Blackness as debit: an entry recording an amount owed, listed on the left — hand side or column of an account (OED), the ditto ditto of the slaver’s log evacuating the black enslaved individual of any ontological claim beyond the production and reproduction of dead labor (cargo and its afterlives as property); blackness as debt (Moten), the lived excess of the commodity form excised and abjected and abjured, the ongoing structural constitutive violence of Western Modernity, uncreditable, incredible, always charged but never payable, both owing and threatening the contract that criminalizes the humanity it forlornly holds. I would just pray and think of a way to kill myself. Pray to God that I would die, and ask him why am I being punished like this if he knows I’m innocent. Blackness as incurable guilt, as the purgatory of penitence, as the penitentiary of purgatory.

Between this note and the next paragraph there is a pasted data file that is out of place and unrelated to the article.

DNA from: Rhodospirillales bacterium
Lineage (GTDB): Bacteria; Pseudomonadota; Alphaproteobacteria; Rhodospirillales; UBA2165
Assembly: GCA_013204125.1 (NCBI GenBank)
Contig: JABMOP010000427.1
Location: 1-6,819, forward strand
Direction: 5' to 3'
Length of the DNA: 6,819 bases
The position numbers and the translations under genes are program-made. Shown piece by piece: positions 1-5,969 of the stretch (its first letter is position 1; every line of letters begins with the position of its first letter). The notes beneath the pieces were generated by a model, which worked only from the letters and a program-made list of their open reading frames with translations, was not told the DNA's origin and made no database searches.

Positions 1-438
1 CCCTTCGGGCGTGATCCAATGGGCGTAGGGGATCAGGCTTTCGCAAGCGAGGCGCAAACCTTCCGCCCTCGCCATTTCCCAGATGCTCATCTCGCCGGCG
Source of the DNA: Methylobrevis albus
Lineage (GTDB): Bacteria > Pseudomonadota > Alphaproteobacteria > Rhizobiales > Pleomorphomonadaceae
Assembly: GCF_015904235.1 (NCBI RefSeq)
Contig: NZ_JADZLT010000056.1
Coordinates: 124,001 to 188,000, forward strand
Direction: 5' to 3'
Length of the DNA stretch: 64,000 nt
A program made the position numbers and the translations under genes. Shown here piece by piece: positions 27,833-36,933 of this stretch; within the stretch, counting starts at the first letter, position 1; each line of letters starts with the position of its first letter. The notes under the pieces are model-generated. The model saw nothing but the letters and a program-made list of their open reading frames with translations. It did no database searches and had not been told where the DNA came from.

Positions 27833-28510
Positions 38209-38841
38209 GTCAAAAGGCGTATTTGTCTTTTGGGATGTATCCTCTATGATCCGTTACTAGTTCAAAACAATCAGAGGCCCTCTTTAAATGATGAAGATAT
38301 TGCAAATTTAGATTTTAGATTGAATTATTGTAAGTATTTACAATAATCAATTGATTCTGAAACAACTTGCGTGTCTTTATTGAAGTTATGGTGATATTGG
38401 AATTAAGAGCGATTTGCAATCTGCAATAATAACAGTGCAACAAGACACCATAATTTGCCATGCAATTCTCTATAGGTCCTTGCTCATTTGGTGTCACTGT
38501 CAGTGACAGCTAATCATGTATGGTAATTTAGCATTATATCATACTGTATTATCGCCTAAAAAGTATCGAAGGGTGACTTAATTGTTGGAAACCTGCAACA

What makes Pain of Mind wake work rather than another genre of radical discourse is that it ascertains the conditions of the possibility of antiblackness beyond what Frank Wilderson calls the “contingent violence” of situations and tessellates the imprisonment, degradation, and state violences of the prison within the orthography of the wake as an ongoing and “gratuitous” mode of forcibly, violently, fatally circumscribing black being (or blackness as non-Being) (Wilderson 2010, 56). I see things that other people don’t see and stuff like that: the first words we hear on the project speak to a re-cognition (not recognition) of the frameworks that subtend the everyday devaluation, incarceration, dispossession, and traumatization of black people living in the wake. Motivating the conflagration of catastrophes (minor and major) is KVU’s indelible labor of care: care as an analytics, care as an ethics of engagement, care as an aesthetics. As wake work — as visitation, as uncapitalizable exchange, as discomfiting but kinmaking being-with — brings us to linger, to “stay in the wake with […] those whom the state positions to die ungrievable deaths and live lives meant to be unlivable” (Sharpe 22), we glimmer alongside and beside, beside ourselves (the voices) and beside the people systematically expropriated and brutalized as the insurance in bodies crediting the extractive flows of racial capitalism.